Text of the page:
Hawaiian-style Mexican hits the mainland with Maui Tacos

Hawaiian-style Mexican hits the mainland with Maui Tacos

Mark Hamstra

DUNWOODY, Ga. — Blimpie International Inc., the formerly high-flying sandwich-shop franchisor, debuted the mainland version of its Maui Tacos brand here last month, hoping that the Hawaiian-born Mexican concept might stir a tropical breeze to put the wind back in its sales.

Blimpie, which has its headquarters in New York and a support center near here in Atlanta, is seeking to replicate the three-tiered sub-franchisor sys tern that had propelled its flagship brand to its current status as a 2,000unit national chain.

Although Blimpie has differentiated Maui Tacos with a surfer-style decor package and simplified it from its Hawaiian roots to make it easier to replicate on a wide scale, Maui Tacos’ president, Robert Sitkoff, said the company is seeking to preserve the concept’s status as a purveyor of high-end, quick-service fare.

“We want the concept to stand on the quality of the food,” he said.

Blimpie acquired the Maui Tacos concept from its founders, chef Mark Ellman and his partner, Shep Gordon, after they had opened six outlets in Hawaii. The concept is similar to the taquerias or salsa bars found throughout California and in other Western states, but the ingredients are a reflection of Ellman’s expertise with Hawaiian flavorings.

Unlike the original Maui Tacos, each of which has its own chef, the mainland restaurants will use ingredients that have been prepared off-premises by suppliers using Ellman’ s recipes in an effort to minimize in-store equipment and labor costs. Fish, beef and chicken are delivered to the stores marinated, fully cooked and frozen and then are heated using cook-and-hold oven technology before being placed in steam tables. The concept uses no grills or fryers.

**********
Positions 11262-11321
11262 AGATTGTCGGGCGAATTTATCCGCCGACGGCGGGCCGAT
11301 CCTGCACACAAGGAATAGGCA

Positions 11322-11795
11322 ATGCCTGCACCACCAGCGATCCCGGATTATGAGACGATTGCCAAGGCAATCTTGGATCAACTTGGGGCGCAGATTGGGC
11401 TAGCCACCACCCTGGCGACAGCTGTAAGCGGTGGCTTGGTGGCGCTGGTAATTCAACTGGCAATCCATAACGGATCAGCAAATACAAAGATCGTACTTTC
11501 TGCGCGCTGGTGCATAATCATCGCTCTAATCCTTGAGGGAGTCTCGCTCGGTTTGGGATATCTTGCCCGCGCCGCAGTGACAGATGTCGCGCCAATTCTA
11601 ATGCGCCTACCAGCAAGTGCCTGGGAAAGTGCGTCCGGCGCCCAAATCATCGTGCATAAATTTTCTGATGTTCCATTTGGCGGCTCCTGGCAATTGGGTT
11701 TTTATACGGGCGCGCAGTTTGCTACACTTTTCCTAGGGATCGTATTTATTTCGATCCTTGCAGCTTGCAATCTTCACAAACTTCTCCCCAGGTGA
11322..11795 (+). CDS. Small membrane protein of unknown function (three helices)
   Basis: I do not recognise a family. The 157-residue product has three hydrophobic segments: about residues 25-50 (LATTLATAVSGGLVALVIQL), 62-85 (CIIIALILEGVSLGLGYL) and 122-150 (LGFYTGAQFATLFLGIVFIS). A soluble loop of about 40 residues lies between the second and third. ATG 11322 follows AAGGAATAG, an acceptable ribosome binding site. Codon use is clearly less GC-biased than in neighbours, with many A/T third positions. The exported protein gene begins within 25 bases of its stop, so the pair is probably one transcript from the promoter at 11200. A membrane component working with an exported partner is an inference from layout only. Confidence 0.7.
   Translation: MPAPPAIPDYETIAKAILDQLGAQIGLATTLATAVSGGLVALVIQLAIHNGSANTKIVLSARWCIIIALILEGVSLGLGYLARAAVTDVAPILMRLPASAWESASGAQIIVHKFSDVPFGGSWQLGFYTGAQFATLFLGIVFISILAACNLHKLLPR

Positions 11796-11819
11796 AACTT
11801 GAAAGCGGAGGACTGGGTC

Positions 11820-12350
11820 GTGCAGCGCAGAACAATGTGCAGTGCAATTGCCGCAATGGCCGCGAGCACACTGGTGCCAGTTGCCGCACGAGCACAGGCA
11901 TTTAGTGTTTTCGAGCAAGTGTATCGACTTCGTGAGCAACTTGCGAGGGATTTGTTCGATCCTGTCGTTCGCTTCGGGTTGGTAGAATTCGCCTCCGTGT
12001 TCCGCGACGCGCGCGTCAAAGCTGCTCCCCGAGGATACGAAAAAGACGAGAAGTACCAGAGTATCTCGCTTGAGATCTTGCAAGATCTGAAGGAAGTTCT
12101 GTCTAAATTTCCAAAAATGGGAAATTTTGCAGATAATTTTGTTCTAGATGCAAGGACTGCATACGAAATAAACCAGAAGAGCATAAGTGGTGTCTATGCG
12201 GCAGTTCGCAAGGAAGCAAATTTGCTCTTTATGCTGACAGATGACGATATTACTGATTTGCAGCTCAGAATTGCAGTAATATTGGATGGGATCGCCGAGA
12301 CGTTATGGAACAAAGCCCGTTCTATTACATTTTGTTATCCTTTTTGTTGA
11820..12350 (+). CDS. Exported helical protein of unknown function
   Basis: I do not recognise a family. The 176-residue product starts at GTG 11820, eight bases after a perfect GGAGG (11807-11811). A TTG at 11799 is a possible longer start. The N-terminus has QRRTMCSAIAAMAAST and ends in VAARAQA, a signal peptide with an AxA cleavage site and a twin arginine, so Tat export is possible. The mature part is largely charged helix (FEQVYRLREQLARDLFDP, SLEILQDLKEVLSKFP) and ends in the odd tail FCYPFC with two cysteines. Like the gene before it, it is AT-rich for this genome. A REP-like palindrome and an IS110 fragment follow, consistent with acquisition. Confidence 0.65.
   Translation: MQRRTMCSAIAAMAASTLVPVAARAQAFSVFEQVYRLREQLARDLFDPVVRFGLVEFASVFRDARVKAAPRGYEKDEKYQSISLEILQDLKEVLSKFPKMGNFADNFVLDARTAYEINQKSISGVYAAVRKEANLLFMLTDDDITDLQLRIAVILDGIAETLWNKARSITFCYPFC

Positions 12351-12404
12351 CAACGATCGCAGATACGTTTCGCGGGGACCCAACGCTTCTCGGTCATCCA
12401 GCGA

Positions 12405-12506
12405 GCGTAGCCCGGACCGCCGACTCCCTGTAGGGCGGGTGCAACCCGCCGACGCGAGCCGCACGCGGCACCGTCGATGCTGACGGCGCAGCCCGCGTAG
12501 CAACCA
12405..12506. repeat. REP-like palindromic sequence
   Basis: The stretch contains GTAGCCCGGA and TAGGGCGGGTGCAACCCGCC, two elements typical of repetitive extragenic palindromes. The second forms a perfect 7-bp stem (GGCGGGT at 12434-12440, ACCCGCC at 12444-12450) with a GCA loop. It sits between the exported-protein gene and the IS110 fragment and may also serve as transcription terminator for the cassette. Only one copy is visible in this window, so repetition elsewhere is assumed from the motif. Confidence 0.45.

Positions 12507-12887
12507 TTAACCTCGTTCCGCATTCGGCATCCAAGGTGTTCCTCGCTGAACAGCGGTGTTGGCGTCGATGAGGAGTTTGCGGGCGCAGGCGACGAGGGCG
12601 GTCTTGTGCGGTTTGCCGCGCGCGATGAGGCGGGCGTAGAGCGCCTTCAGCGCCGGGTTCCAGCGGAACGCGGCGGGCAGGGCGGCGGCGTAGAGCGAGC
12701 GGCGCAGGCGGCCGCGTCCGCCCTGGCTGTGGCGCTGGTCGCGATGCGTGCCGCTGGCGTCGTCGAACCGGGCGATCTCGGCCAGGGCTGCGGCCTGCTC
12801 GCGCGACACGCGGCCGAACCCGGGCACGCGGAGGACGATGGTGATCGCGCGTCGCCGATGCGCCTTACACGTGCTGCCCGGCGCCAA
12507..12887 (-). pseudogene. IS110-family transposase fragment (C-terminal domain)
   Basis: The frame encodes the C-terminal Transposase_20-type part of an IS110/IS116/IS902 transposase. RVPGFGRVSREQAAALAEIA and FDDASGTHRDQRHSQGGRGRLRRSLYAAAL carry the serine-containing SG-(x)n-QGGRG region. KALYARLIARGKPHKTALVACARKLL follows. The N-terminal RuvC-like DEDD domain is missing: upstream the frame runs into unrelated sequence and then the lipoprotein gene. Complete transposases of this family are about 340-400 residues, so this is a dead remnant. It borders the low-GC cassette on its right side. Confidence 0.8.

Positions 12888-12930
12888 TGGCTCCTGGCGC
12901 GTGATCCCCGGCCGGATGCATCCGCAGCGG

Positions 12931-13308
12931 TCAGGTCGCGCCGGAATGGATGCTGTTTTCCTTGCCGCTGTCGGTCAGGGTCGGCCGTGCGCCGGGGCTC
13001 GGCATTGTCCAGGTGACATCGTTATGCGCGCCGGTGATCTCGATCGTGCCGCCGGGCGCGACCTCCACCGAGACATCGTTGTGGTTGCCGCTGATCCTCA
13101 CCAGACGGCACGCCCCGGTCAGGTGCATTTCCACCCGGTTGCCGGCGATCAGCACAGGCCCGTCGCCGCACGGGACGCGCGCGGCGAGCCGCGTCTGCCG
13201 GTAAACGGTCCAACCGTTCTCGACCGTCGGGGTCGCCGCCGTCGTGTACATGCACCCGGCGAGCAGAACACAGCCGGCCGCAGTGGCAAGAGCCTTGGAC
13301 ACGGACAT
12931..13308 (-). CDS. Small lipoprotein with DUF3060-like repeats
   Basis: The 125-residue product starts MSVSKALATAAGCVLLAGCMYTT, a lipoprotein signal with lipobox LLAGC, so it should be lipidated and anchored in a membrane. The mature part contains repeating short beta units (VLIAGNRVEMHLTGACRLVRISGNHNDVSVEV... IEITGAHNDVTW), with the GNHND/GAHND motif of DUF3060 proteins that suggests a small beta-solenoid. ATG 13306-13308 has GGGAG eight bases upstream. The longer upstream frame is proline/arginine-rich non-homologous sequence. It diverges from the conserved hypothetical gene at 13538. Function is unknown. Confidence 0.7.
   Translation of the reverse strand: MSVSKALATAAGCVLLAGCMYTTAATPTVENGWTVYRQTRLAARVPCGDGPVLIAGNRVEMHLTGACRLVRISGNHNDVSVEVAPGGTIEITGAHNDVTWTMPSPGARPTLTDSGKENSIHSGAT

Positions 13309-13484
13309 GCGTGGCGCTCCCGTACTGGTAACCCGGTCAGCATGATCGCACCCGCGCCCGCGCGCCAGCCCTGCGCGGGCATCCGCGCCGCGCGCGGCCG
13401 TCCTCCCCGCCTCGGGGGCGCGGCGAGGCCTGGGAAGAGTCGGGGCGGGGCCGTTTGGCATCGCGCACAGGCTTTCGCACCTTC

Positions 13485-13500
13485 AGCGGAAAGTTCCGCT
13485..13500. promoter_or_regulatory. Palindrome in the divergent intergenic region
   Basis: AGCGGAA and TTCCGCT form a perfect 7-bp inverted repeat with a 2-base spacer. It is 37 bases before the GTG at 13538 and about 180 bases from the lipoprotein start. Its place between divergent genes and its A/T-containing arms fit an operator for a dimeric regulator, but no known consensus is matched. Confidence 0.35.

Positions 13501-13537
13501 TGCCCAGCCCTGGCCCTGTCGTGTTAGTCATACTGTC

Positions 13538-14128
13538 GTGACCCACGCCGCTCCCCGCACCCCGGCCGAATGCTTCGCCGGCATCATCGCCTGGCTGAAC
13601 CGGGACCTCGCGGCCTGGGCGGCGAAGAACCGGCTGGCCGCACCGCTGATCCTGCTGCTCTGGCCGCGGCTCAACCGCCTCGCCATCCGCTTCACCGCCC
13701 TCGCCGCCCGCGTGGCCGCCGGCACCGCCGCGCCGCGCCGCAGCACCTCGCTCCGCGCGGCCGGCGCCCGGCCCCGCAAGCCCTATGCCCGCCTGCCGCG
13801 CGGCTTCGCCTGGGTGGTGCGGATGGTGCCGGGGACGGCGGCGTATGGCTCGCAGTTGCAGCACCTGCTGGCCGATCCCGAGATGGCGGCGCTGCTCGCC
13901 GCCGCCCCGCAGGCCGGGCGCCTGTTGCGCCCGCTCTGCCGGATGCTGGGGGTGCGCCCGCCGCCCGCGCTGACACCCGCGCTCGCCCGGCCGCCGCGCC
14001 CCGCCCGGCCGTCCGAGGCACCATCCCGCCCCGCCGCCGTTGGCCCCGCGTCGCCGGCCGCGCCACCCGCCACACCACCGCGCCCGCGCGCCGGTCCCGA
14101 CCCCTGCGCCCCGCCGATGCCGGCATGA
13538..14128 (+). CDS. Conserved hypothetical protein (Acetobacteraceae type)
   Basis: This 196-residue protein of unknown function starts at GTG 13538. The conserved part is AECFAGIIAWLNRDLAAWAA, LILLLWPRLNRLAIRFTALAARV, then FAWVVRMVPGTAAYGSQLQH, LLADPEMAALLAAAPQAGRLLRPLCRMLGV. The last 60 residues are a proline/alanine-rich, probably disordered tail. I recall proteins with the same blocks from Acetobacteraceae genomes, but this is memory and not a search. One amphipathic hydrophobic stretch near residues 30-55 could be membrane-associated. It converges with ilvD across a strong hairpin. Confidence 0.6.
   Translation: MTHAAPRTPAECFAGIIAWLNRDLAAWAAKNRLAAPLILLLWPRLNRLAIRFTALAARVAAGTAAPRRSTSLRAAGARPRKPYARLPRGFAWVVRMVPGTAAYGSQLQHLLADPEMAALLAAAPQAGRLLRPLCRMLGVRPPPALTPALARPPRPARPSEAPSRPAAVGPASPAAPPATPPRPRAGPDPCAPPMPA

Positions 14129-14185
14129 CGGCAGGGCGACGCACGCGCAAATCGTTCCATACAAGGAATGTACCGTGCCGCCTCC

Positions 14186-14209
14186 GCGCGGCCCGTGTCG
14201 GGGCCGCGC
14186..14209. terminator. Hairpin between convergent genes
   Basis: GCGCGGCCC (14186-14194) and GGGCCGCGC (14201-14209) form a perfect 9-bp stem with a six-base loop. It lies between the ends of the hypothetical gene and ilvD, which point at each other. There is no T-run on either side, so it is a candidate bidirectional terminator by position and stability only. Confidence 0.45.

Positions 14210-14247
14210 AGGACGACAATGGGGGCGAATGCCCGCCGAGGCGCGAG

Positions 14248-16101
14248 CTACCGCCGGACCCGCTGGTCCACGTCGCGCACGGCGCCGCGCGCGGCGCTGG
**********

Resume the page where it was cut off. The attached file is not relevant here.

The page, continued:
The 1-pound burritos, named after such Hawaiian surfing locales as Napilli and Hookipa, include chicken, fish or steak marinated in a pineapple-and-lime mixture and topped with such other ingredients as cheese, rice, guacamole, black beans, lettuce, salsa and sour cream. They are priced from $2.99 to $5.29. Five varieties of vegetarian burritos, including three made with potato, also are available.

Tacos, priced from $1.99 to $2.59, can be ordered hard or soft and can include chicken, steak, fish, potato or ground beef. The menu also includes quesadillas — steak, chicken or cheese — and a taco salad. Salsas and beverages are self-serve, and the outlet also offers Blimpie’s “Smoothie Island” frozen-drink brand. No alcoholic beverages are offered.

The best sellers, according to vice president of operations Greg Bennett, have been the “burrito of the day” specials, which change each month. The fish tacos, which include a 2-ounce portion of cod, also have been popular, he said. Bennett estimated the check average has been between $6 and $8.50 during the first four weeks of operation, adding that the per-person amount spent during the dinner daypart has been significantly higher than during lunch.

Open since Oct. 12, the 56-seat, 2,100-square-foot Dunwoody location has been generating about $12,000 to $13,000 per week in sales, according to Sitkoff, which is higher than the $8,000 to $9,000 per week Blimpie had predicted for the outlet. About 70 percent of sales are tallied during lunch, and about 75 percent of the business has been dine-in. The restaurant, located in a strip mall, does not have a drive-thru window, but Sitkoff said future sites are expected to be freestanding or end-cap locations with drive-thru service.